Tampa Bay Times reporter Diane Steinle sees the unseemly details of a taxpayer-funded charter school as one of North Pinellas biggest stories of the year:
Life Force Arts and Technology Academy, a publicly funded charter school in Dunedin, was open for only two years, but in that time it accumulated a lengthy list of shortcomings: mismanagement, misappropriation of funds, deviations from the authorized curriculum, bankruptcy and some of the lowest student test scores in the Tampa Bay area.
Students lacked for school supplies, and teachers were paid only $85 a day, with no benefits or contracts.
Life Force was already in bankruptcy when Hanan Islam and her Clearwater company, the Art of Management, took control of the school in the summer of 2011. Islam gave teachers lesson plans based on the work of Church of Scientology founder L. Ron Hubbard, saying Hubbard’s “study tech” would help save the school.
However, in a series of reports, the Tampa Bay Times detailed how Islam’s management disrupted the academic environment, brought in Scientology influence and drained funds that could have been spent for education.
Life Force paid Islam’s companies, Art of Management and a study-tech promotional group she directed, the World Literacy Crusade, more than $100,000 in public funds over a span of just five months, according to bankruptcy records. Islam also moved some school events into Church of Scientology facilities.
In June, Life Force became the first Pinellas school to be forcefully closed by a revoked charter, following action by the Pinellas County School Board.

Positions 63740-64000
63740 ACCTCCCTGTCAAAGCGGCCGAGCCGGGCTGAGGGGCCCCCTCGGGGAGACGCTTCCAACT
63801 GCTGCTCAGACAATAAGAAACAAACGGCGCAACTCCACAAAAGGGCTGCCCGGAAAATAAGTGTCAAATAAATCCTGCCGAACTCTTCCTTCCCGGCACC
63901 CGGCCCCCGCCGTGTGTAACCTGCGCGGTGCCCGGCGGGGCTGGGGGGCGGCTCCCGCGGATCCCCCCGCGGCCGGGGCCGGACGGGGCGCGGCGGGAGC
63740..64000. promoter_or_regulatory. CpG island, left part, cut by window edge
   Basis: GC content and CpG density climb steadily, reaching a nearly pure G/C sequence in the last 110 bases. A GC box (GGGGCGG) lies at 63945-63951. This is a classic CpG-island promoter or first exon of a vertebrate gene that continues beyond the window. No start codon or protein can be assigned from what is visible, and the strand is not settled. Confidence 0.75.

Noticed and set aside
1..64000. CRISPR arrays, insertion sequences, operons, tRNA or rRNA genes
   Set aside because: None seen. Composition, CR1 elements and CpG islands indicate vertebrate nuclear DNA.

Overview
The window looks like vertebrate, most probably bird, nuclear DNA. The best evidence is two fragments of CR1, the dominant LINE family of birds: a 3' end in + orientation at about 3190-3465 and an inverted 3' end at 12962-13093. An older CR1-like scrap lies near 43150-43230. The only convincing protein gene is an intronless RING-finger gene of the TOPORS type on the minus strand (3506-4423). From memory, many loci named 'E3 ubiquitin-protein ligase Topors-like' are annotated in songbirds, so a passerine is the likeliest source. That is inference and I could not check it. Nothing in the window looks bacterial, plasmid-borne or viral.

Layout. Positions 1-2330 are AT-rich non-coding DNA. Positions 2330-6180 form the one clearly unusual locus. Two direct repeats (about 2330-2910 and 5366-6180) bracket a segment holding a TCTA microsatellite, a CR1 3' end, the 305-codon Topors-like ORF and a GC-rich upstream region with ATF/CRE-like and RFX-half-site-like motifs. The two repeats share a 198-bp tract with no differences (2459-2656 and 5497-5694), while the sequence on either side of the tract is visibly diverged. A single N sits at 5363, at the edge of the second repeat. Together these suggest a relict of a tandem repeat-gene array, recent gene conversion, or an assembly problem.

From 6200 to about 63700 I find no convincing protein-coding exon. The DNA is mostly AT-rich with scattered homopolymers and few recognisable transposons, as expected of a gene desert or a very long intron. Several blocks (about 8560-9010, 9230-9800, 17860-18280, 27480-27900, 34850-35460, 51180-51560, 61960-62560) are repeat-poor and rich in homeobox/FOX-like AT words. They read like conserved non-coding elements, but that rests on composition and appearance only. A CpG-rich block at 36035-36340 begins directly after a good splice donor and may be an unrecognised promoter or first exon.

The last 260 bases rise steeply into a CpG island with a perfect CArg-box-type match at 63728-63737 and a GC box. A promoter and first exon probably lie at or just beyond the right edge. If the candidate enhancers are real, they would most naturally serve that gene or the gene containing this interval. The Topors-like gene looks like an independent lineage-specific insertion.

Only 50 students remained enrolled in the final weeks of the school’s operation. They had the option of enrolling in other charter schools or regular elementary schools for this school year.
Hanan Islam left the school prior to its closing. She is still listed as a leader with the World Literacy Crusade in California.
Life Force wasn’t the state’s charter school scandal this year:
* A May Miami Herald report found that schools in the Academica charter school network were “double-dipping” federal grant money. The state’s agency chief, once a close associate of Academica, found no wrong doing as the federal government “let states exercise discretion in determining when schools are distinct.”
* Orlando Sentinel reporter Lauren Roth had a December story detailing the outrageous payouts of close to $1 million that were made to the principal and her husband after the Orange county charter school closed.
* The sordid affair that was Miami’s Belare Language Academy came to an end in foreclosure earlier this month. Parents had reported that adult-themed parties were being held after hours at the facility. They became suspicious when they would arrive with their children in the morning and see empty beer cans everywhere and the building would smell of stale cigarette smoke.
* Of 36 school failures in Florida this year 15 were from charter schools. None of the failing charter schools were Title One schools or those which have high percentage of impoverished kids.
* A February Tampa Bay Times story about the extremely high rent Imagine Schools paid it’s own leasing company proved to be another embarrassment for governor Rick Scott. Imagine’s president, Dennis Bakke was on Scott’s education transition team. Earlier this month, the Pinellas school board announced it’s intentions to shut down one of Imagine’s charter schools in downtown St. Petersburg.
* Accusations emerged in a lawsuit in April that Maverick’s Charter Schools “falsifies records and fabricates students’ grades in classes the students did not attend.”
* A principal, teacher and employee at a Miami charter school were suspended in April for suspected “opening sealed test booklets, taking handwritten notes on the questions and distributing “study guides” to teachers.” Two Palm Beach county charter schools were also investigated for FCAT cheating.
Charter school advocates – even those who work for the state – bemoan such focus on bad news when so much good news is out there. But with a biased state board, two FDOE oversight agencies staffed with charter school loyalists, a handful of charter school operators in the legislature and final oversight for charter schools no longer in the hands of local school boards the only real taxpayer watchdog is the media. For a bunch of folks who have been beating the accountability drum for so long, you’d think they wouldn’t mind a glance at their stewardship.